It looks like you're using an Ad Blocker.
Please white-list or disable AboveTopSecret.com in your ad-blocking tool.
Thank you.
Some features of ATS will be disabled while you continue to use an ad-blocker.
Originally posted by Rasobasi420
That would suck for you, the time traveler, but we'd be okay here in our timeline.
Originally posted by Springer
Originally posted by disownedsky
This is a pathetic, cringeworthy example of cargo cult physics abuse. The writer neither understand relativity or even basic physics. I'd waste no further time on it.
[edit on 7-3-2007 by disownedsky]
Just out of curiosity, how many peer reviewed publications do you have to your credit? I am not trying to be snide here, I am trying to discover if you are a genuine expert in physics or someone simply "popping off" at something he doesn't really understand.
Springer...
Originally posted by Neon Haze
Simply put, light has no mass and so regardless of how much of it there may be it will never be able to deform space-time. In fact we physicists often use the exact opposite when calculating the location of objects in space.
Originally posted by Tom Bedlam
As much as I hate to support Dr Mallett here, while it is true that photons have no rest mass, they do have an equivalent mass (which used to be called the relativistic mass) which is related to their energy. This effective mass of a photon is given by hv/c^2.
Energy does exhibit gravitational attraction. There are a number of papers by Dr Wheeler dealing with it. If you check out the two papers I put links to, you'll find that Mallett is using the energy-momentum tensor of electromagnetic radiation in the GR equations in just this way.
Originally posted by Tom Bedlam
As much as I hate to support Dr Mallett here, while it is true that photons have no rest mass, they do have an equivalent mass (which used to be called the relativistic mass) which is related to their energy. This effective mass of a photon is given by hv/c^2.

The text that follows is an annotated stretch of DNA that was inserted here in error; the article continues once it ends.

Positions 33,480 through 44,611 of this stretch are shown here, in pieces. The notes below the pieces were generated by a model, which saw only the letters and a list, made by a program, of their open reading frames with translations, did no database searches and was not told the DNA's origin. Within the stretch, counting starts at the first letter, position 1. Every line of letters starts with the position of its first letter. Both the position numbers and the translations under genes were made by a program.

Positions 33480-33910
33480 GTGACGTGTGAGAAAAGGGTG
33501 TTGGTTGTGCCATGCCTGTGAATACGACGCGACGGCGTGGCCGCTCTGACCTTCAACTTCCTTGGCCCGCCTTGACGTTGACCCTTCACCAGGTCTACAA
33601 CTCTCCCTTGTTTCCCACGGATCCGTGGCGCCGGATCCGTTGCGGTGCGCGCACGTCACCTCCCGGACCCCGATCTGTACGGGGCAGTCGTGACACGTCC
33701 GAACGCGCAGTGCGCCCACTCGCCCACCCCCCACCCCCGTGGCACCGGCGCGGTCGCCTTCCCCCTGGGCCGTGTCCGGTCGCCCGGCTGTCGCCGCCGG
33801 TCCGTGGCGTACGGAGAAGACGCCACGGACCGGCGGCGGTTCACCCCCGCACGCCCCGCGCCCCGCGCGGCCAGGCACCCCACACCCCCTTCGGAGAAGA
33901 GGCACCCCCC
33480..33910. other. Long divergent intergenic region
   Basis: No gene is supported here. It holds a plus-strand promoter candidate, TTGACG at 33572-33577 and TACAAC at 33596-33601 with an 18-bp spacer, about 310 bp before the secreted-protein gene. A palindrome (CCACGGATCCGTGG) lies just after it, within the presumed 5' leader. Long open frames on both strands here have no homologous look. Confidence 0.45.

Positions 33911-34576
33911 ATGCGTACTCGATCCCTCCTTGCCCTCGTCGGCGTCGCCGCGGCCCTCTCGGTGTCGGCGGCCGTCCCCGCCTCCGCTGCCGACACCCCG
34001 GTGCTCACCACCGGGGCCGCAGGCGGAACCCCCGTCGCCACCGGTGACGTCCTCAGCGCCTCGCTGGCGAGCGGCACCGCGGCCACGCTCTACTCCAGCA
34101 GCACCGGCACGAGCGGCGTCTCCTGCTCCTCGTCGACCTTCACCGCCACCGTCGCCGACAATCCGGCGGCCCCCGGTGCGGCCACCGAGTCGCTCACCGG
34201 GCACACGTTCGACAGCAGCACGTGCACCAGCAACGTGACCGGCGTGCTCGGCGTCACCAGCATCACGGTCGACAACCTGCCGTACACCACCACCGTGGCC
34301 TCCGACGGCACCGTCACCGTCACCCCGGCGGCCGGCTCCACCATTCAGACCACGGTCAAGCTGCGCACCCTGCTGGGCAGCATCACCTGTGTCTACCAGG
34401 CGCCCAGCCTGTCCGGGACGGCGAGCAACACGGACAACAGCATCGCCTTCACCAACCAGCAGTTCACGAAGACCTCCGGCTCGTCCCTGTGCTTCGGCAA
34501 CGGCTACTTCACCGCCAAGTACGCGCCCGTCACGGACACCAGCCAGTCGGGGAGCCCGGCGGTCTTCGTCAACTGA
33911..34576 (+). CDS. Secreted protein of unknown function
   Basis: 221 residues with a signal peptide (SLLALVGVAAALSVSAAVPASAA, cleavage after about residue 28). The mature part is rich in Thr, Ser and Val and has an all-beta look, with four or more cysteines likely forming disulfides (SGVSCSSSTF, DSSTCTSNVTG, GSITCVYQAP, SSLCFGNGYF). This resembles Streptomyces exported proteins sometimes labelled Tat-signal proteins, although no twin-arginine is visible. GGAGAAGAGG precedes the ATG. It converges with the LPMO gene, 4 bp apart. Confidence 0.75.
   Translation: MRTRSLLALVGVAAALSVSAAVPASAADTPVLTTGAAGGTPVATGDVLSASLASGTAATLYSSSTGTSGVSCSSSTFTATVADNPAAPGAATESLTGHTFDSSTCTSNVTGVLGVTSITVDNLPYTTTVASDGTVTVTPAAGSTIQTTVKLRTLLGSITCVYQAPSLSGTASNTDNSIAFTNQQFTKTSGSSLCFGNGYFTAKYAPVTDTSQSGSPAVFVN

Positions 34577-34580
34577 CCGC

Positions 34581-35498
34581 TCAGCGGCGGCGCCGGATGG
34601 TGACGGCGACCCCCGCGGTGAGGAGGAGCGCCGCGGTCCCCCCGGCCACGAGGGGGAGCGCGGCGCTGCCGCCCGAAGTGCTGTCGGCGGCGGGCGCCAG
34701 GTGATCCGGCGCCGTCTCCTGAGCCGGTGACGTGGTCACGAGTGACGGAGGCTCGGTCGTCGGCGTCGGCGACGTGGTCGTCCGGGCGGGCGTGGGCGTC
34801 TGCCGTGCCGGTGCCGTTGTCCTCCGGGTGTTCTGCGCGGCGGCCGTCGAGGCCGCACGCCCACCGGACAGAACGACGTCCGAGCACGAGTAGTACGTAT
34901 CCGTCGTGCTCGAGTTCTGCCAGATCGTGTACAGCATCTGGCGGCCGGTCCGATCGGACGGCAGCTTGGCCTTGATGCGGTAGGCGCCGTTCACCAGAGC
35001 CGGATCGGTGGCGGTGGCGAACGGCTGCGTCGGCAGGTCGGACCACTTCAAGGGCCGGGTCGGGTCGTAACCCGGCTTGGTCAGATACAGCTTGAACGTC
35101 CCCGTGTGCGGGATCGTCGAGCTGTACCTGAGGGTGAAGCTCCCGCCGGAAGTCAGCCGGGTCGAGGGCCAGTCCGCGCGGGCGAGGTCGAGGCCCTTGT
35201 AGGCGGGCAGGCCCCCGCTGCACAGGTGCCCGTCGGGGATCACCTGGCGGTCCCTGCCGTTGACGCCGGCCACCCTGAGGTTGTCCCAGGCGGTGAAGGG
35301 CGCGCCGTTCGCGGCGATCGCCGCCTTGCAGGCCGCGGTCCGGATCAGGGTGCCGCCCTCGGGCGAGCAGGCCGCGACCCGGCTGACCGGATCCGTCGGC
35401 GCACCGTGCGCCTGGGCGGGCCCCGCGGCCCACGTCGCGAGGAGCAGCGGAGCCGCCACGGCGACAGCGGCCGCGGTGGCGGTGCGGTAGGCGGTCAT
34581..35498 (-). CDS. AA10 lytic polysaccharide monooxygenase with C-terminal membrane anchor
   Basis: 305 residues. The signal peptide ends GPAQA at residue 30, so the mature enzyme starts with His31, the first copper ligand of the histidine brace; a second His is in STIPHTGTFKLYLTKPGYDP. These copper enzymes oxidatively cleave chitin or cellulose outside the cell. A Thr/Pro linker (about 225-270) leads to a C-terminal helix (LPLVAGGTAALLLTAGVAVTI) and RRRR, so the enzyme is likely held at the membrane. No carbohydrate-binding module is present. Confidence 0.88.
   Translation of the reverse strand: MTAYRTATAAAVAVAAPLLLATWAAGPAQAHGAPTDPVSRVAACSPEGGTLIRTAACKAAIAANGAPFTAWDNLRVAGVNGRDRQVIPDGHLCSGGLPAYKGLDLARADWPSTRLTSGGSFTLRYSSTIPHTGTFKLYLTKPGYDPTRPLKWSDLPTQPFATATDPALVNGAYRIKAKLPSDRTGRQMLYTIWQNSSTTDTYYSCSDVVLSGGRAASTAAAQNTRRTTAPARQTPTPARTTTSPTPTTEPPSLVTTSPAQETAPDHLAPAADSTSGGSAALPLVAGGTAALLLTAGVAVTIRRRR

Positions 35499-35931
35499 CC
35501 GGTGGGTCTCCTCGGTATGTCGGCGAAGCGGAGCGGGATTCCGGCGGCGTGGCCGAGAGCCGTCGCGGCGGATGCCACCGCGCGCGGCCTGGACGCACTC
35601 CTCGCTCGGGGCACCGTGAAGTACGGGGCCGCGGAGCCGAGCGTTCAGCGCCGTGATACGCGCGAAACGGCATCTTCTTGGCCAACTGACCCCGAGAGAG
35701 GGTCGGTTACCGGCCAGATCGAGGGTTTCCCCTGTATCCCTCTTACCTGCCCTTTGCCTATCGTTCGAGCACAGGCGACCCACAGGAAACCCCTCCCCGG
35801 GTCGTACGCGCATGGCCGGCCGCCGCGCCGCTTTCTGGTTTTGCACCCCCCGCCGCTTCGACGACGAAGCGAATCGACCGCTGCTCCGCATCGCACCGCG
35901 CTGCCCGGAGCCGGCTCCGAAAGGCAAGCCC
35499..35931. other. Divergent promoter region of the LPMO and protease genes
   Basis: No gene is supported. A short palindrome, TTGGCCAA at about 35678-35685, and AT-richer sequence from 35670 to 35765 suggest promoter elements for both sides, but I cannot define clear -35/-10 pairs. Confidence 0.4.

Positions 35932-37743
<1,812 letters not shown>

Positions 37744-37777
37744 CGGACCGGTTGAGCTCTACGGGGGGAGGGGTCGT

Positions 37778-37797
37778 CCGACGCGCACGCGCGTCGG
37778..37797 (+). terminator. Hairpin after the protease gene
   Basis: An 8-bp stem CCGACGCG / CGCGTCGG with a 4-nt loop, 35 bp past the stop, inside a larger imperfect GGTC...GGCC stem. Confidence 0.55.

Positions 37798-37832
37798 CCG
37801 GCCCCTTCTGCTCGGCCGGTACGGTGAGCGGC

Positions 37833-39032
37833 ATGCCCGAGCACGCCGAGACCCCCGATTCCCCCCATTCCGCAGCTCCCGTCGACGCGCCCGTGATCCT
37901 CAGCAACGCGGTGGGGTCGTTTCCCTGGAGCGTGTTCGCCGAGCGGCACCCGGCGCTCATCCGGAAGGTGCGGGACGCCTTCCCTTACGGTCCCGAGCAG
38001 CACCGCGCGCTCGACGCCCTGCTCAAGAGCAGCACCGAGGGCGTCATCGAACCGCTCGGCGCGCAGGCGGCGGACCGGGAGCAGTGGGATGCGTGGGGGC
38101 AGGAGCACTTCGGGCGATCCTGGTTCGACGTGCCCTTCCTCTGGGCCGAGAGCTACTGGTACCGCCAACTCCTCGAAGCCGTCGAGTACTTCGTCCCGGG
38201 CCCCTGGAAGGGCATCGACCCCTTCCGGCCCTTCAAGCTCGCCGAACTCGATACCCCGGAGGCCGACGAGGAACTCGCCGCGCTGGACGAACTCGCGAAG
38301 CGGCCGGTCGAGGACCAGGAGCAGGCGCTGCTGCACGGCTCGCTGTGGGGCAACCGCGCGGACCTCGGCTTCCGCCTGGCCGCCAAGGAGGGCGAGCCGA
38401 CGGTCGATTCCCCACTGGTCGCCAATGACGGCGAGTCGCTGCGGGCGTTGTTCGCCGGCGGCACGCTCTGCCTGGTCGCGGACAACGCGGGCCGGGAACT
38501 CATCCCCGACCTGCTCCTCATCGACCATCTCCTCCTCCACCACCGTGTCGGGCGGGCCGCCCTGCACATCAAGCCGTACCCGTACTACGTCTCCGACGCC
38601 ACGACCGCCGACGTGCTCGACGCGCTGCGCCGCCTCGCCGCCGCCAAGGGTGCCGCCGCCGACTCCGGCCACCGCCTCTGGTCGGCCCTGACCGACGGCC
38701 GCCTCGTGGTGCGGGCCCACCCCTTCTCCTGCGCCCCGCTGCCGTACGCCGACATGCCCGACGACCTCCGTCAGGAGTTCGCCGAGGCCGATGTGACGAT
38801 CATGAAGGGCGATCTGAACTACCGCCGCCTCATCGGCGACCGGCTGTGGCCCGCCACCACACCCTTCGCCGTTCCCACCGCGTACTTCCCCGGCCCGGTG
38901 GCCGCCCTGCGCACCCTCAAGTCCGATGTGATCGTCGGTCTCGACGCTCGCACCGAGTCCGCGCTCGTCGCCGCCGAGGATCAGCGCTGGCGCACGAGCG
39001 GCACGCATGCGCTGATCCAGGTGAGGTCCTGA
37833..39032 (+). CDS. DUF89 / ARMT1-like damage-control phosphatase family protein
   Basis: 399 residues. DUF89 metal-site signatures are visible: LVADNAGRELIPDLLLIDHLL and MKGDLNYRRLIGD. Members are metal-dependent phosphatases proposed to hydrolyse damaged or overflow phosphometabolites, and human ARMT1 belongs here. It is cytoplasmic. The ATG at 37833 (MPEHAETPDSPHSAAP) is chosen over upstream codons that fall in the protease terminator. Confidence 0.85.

If the particle is at rest, then p = 0, and E = mrestc2.
If we set the rest mass equal to zero (regardless of whether or not that's a reasonable thing to do), then E = pc.
In classical electromagnetic theory, light turns out to have energy E and momentum p, and these happen to be related by E = pc. Quantum mechanics introduces the idea that light can be viewed as a collection of "particles"--photons. Even though these photons cannot be brought to rest, and so the idea of rest mass doesn't really apply to them, we can certainly bring these "particles" of light into the fold of equation (1) by just considering them to have no rest mass. That way, equation (1) gives the correct expression for light, E = pc, and no harm has been done. Equation (1) is now able to be applied to particles of matter and "particles" of light. It can now be used as a fully general equation, and that makes it very useful.
Because the energy of a particle just equals its relativistic mass times c2, physicists have learned to economise the language by only ever referring to a particle's energy. When they use the term "mass", they mean rest mass. This is purely a linguistic convention. When the two sorts of mass are referred to together, relativistic mass is usually written m and rest mass is written m0. But when only rest mass is being used, then the word "mass" is assumed to mean rest mass, and it tends to be written simply as m.
One reason why the term relativistic mass is sometimes avoided is because there is actually a directional dependence to a particle's resistance to being accelerated; it's much easier to push a fast-moving particle sideways than it is to alter its speed in its direction of motion. Another reason is that physicists do not want anyone thinking that relativistic mass can be used in the newtonian relations F = ma and F = G m1 m2 /r2. There is no definition of mass for which these equations are true relativistically; they must be generalised. The generalisations are more straightforward using the idea of rest mass, as opposed to using relativistic mass. For more discussion of the term "relativistic mass"
Energy does exhibit gravitational attraction. There are a number of papers by Dr Wheeler dealing with it. If you check out the two papers I put links to, you'll find that Mallett is using the energy-momentum tensor of electromagnetic radiation in the GR equations in just this way.
In fact objects do not have any increased tendency to form black holes due to their extra energy of motion. In a frame of reference stationary with respect to the object, it has only rest mass energy and will not form a black hole unless its rest mass is sufficient. If it is not a black hole in one reference frame, then it cannot be a black hole in any other reference frame.
In part the misunderstanding arises because of the use of the concept of relativistic mass in the equation E = mc2. Relativistic mass, which increases with the velocity and kinetic energy of an object, cannot be blindly substituted into formulae such as the one that gives the radius for a black hole in terms of its mass. One way to avoid this is to not speak about relativistic mass and think only in terms of invariant rest mass